The relaxed, if slightly dark opening of “Cloud Wanderings” belies the journey you are about to take on in the next seven plus minutes. Slowing unfolding drones, some metallic in nature lead on to Post Rock styled guitar which is minimal and thoughtful. Approaching the two and a half-minute mark the music starts to evolve into something that can only be described as cinematic and jaw dropping. the music soars and swoons, building up but never going over the top. Piano adds just another layer of beauty as it shimmers over the guitars and drones and keeps the musical ascension going. After the large-scale piece before “Dorado” brings the listener back to a calm, meditative territory. A drone buzzes through reminiscent of one of his label mates in Aaron Martin, while kalimba adds melodies for the drones to offer counterpoint too.  “Dorado” is the name of a constellation and along with titles such as “Woolen Sky” and “Cloud Wanderings” you get the feeling that lying on your back and staring at the sky has inspired this album, which in turn results in a great soundtrack to such an activity. “Breathing Sea” sounds very low-key, but not gentle by any means. there is a dark-ish drone, static, muted tones that merge together to create a soundscape that feels gentle and introspective. Acoustic guitar provides a focal point that brings the music up with it like a magnet attracting metal that surrounds it. Cottone has been making music for long enough now that he knows the subtleties and nuances that help elevate pieces and how to construct for maximum emotion and impact.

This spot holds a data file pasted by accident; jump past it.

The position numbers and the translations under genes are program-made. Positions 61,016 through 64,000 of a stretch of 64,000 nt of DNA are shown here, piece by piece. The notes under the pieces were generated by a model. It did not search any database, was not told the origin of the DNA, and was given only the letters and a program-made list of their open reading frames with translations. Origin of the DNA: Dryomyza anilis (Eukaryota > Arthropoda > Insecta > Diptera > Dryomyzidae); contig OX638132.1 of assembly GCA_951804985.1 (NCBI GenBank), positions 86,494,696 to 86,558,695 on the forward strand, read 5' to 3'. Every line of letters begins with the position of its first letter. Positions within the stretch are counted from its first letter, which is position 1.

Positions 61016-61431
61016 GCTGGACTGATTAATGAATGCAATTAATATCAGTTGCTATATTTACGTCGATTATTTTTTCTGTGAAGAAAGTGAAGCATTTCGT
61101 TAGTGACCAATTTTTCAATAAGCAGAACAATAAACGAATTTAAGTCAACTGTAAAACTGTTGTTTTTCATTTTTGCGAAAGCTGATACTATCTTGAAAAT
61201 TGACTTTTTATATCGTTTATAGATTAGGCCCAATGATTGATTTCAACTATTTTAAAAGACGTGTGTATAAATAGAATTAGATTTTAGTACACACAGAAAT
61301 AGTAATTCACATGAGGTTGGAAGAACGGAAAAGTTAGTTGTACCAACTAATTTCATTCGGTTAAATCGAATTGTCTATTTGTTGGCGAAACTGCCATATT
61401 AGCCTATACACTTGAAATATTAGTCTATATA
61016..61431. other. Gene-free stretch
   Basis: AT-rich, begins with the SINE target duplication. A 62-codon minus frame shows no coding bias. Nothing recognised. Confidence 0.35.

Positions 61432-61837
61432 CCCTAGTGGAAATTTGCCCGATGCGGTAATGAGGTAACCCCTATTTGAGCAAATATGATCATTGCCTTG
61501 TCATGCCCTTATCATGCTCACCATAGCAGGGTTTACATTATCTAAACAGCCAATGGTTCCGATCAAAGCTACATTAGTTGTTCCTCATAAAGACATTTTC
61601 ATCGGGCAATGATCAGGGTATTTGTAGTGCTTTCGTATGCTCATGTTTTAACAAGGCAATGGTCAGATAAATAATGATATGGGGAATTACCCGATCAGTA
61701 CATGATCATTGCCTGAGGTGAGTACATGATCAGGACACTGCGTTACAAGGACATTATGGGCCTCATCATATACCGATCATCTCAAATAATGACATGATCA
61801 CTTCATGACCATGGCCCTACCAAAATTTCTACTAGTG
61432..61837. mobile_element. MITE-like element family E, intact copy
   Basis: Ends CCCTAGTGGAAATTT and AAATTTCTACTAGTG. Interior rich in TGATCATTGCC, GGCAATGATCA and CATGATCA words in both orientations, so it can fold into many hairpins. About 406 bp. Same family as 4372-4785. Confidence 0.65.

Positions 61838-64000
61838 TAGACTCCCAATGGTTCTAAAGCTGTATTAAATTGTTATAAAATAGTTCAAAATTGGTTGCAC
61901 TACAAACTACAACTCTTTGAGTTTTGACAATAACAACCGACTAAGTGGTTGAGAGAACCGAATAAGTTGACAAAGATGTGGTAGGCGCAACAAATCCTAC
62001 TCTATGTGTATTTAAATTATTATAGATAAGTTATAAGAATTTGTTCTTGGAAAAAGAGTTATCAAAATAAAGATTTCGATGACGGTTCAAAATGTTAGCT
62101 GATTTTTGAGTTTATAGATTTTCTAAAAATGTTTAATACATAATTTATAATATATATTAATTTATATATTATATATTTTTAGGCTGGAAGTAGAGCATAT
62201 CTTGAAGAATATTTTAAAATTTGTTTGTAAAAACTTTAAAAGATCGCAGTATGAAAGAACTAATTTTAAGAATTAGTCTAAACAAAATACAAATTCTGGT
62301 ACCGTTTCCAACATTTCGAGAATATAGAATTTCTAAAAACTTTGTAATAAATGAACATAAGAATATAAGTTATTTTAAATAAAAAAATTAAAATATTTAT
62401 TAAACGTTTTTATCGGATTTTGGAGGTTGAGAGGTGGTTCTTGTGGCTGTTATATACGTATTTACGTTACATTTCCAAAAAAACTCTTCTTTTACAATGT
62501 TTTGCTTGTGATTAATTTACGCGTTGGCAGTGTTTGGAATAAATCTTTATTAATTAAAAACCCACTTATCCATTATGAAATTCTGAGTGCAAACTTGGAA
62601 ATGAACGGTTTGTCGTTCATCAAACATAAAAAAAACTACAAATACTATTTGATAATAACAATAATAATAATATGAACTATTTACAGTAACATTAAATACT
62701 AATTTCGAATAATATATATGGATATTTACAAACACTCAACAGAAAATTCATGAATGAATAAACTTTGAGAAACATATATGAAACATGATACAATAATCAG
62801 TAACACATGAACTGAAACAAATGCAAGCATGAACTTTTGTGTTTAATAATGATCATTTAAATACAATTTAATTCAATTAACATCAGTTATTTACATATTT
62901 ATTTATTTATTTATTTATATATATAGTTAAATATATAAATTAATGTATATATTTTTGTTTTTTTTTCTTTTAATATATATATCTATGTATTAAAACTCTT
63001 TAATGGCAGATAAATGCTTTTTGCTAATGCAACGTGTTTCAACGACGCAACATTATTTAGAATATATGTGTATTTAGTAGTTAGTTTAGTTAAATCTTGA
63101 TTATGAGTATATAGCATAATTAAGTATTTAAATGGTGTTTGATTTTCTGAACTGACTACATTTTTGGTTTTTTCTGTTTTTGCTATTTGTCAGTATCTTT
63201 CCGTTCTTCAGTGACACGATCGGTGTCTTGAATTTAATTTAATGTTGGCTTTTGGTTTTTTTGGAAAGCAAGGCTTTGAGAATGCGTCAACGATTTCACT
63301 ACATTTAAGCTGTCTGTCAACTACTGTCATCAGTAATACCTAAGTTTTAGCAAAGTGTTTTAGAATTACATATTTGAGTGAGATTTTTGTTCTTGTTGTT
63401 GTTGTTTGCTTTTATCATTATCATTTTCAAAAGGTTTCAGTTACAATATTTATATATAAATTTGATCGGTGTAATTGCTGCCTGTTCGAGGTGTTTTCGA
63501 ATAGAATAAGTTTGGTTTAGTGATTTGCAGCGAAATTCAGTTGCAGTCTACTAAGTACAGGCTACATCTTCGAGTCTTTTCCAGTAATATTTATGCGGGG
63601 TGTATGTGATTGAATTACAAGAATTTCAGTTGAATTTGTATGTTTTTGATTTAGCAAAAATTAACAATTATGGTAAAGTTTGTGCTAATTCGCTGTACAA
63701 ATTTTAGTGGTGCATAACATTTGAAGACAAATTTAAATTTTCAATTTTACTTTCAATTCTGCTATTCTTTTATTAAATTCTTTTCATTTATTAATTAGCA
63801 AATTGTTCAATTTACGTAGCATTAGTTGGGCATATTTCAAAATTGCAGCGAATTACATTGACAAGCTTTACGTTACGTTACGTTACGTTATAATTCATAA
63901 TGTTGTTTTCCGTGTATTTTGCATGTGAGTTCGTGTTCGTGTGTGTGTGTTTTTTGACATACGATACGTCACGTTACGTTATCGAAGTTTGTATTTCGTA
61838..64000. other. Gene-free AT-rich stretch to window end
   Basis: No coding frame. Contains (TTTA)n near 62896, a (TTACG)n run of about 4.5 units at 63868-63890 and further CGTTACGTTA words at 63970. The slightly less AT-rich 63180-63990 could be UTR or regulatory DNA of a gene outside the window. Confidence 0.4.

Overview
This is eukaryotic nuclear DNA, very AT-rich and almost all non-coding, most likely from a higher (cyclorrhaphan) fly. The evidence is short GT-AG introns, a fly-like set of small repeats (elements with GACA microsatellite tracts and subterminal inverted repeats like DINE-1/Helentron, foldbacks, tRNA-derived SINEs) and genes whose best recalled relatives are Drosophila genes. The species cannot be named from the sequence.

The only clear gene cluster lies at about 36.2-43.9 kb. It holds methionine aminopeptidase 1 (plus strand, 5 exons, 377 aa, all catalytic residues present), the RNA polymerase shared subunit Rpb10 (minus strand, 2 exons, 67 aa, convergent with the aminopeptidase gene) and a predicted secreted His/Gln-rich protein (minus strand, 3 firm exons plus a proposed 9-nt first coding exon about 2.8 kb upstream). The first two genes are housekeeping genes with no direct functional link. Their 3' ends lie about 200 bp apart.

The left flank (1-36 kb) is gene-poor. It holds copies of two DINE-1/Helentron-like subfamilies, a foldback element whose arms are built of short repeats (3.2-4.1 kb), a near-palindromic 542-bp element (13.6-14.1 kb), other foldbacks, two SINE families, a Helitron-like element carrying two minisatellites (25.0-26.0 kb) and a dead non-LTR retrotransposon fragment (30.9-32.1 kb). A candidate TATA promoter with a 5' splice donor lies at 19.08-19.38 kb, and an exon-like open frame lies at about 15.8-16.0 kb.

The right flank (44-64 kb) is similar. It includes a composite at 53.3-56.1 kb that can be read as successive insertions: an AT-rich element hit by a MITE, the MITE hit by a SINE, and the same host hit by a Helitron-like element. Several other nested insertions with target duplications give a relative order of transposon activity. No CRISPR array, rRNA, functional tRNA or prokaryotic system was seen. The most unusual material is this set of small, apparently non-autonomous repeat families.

“Sleeping Forrest” fittingly brings the album to a close. Opening with layered linear drones that move like rays of sun, there is an opening calm to the track, like that of a new day. As the sun starts to rise so does the elements within with orchestral like drones, warped guitar  snatches, synth pads. It’s when the piano enters the fray that you feel like the forest has woken up. field recordings of flowing water, possibly a light shower enter as the elements that were slowly building up independently of each other, join together to create quite a breath-taking piece of music.

In the press release label boss Mastrokostas mentioned about this being one of Cottone’s finest works to date. This was not an idle statement, if anything it is a slight understatement, as this could be his finest work. Twelve years into his career Cottone has reached a level few can reach and many could be envious of. Totally Recommended.